Lockdown – life in a bubble then… pop!

For me the lockdown has been a safe bubble and has had a number of benefits. I’ve had the opportunity to cultivate a better relationship with my immediate reality at home, where I live with my parents. I’ve been doing more gardening and this has included food growing. We are now self-sufficient in lettuce, green vegetables, and fresh herbs. This has fitted with having more time to cook with them, to make tasty meals from scratch, my favourites being pea and mint soup and minty lamb stew.

The raspberries long ago strayed from their patch and ramble freely around the garden and they have gifted us a brilliant crop this year in spite of the rain.

I’ve had the time and space to begin repairing my mental health. I’ve struggled with anxiety all my life and, since my late teens, used alcohol as a way of self-medicating. I stopped drinking in January and, over the last few months, have completed a series of counselling sessions through the Minds Matter service.

This has resulted in me finding out that the source of my anxiety is likely having Asperger’s and that’s why I struggle with loud, noisy social situations, whether in public or online, and thrive on time alone or in quiet company, working on the land, in devotion to my gods, and nurturing my creativity.

In the place of alcohol, which obliviated my worries only temporarily, I’ve developed some worry management strategies. This has included keeping a worry diary and assessing whether a worry is practical or hypothetical. If it’s practical I have problem solving techniques to deal with it, and if hypothetical, a technique of setting it aside for a worry period so it doesn’t interfere with the rest of my day. This has made my worries seem less overwhelming thus I’m less worried about worry itself. Other small dietary changes like excluding caffeine and cane sugar have helped too.

The most major result is the realisation that my mental health limitations make it more important to focus on my gift – my awen, my creativity. This has led to my next book, The Dragon’s Tongue, in which I explore a myth of origins personal to me and my deities.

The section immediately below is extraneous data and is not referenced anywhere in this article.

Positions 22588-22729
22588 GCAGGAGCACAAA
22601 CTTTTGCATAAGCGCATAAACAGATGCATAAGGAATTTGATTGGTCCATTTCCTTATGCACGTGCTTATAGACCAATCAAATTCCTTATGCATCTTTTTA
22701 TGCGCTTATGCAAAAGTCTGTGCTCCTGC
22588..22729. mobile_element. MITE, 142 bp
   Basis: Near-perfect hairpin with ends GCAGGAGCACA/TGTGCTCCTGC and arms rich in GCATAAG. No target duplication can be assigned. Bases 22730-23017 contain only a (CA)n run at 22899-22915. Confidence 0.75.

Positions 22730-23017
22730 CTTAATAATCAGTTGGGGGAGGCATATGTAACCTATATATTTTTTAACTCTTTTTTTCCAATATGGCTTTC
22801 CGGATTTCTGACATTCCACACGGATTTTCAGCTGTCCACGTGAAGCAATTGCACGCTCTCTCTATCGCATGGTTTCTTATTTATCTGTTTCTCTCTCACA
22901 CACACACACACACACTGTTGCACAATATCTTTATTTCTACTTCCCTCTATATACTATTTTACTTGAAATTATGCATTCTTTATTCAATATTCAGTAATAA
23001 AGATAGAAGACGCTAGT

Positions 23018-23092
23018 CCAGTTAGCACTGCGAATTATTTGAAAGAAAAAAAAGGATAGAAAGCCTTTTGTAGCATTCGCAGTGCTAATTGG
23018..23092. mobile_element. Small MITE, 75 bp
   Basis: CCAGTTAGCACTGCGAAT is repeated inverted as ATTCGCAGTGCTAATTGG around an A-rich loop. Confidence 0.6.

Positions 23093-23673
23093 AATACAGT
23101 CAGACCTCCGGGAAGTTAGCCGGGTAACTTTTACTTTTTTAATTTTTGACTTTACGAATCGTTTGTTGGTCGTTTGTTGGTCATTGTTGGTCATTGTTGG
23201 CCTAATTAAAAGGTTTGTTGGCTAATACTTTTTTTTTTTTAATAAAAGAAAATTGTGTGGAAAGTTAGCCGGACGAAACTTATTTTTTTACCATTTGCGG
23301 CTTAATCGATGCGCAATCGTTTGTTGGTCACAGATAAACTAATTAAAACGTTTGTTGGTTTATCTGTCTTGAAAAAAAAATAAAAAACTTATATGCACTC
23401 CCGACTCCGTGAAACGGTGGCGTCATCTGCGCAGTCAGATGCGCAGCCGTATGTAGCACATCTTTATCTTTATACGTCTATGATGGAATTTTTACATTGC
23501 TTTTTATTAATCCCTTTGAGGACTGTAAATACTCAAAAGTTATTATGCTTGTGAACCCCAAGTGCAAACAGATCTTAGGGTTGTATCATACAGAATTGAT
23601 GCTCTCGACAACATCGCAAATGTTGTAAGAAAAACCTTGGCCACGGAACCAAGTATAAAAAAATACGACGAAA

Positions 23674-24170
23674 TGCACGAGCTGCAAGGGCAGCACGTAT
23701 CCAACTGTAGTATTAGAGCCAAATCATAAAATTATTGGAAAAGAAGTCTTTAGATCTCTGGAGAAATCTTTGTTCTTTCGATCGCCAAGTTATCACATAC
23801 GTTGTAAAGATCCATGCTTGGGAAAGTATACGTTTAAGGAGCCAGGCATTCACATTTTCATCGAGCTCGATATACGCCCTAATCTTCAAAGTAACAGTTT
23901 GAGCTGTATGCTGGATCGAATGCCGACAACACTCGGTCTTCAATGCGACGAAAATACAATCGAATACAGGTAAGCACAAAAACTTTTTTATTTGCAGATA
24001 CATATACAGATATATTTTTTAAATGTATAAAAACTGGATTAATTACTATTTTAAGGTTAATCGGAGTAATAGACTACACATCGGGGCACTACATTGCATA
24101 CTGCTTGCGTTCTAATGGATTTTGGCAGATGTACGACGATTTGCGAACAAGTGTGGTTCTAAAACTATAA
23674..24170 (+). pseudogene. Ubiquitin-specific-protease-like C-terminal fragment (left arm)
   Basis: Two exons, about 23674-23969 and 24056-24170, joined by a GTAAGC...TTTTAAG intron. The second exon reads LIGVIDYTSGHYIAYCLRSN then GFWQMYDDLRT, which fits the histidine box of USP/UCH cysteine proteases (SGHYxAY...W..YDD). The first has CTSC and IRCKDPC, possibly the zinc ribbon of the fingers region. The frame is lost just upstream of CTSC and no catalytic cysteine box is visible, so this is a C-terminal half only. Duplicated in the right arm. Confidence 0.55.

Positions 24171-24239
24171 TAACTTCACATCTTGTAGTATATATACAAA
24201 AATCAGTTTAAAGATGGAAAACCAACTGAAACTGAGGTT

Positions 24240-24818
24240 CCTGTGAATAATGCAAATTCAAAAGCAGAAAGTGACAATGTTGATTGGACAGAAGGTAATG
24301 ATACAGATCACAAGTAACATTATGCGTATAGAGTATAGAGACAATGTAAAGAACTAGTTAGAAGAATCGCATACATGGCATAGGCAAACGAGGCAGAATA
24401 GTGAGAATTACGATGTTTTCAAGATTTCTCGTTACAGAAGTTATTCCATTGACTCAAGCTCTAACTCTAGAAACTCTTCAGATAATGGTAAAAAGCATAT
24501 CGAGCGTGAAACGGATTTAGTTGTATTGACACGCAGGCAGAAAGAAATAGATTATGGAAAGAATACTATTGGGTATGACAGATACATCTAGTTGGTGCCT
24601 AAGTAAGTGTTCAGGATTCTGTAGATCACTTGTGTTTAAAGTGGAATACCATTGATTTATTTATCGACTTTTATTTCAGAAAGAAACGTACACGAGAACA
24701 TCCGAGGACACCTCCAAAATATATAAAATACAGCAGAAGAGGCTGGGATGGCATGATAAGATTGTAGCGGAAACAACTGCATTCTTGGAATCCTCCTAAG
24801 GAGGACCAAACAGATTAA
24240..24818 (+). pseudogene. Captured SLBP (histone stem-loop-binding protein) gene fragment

From the safety of my bubble I’ve been watching the lockdown ease. The shops, the hairdressers, the pubs opening, the traffic building up. I barely ever buy clothes, decided to clip my hair off, have stopped drinking, and rarely borrow my dad’s car, preferring to walk or cycle, so this hasn’t affected me much (although the busyness of the roads has made walking and cycling more unpleasant).

Yesterday, however, my bubble finally went pop. I cycled to Brockholes Nature Reserve for the first time since its reopening for a walk. My long term plan for finding paid work that doesn’t have a negative impact on my mental health has been getting a job in conservation which involves working outside alone or in the quiet company of other staff and volunteers. I was due to begin an internship at Brockholes to gain the necessary experience before the lockdown began and it was postponed.

On arrival I was pleased to see the meadows in flower with a mixture of lady’s bedstraw, thistle, vetch, ox-eye daisies, red campion, ragged robin, bird’s foot trefoil and other wild flowers.

Yet when I walked past the office I saw and spoke to the reserve manager, who informed me there have been staffing cuts. Everything is up in the air at the moment. If I was still to take the internship there would be less work and my opportunities would be limited to ‘income projects’ with less conservation.

The prospect of finding paid work with the Lancashire Wildlife Trust or any other conservation organisation is looking bleak. As is finding employment in any sector aside from key work. The future, due to coronavirus and the environmental crisis is a great unknown, with little chance of ‘normal’, much less ‘better’.

Still, I’m going to continue with my internship and other conservation volunteering whether it leads to paid work or not as I value the work of the Wildlife Trust and it is a way of serving my land and gods.

And I’m going to pull my bubble back around myself for a while and continue to use this opportunity to ‘tend to my domain – myth, gods, and the soul’, as my deity advised this morning.

4 thoughts on “Lockdown – life in a bubble then… pop!

  1. Greg Hill says:

    Lockdown in Wales has remained longer and we are slower coming out of it (though you wouldn’t know it from the London-based media). Pubs and cafes still shut and we have had one of the lowest rates of infection in the UK here in Ceredigion. But holiday cottages and caravan parks can open again from today, so Borth Beach will be a lot busier. Our bubble hasn’t yet fully burst, but it will. Keeping counsel for now.

    I hope your volunteering can contain, or be contained by, any bubble you are able to maintain.

  2. jimbadger says:

    It’s good to read your blog, Lorna and pleasing to learn that you plan to continue with your internship and conservation volunteering. Sending thoughts and blessings for peace of mind and heart.

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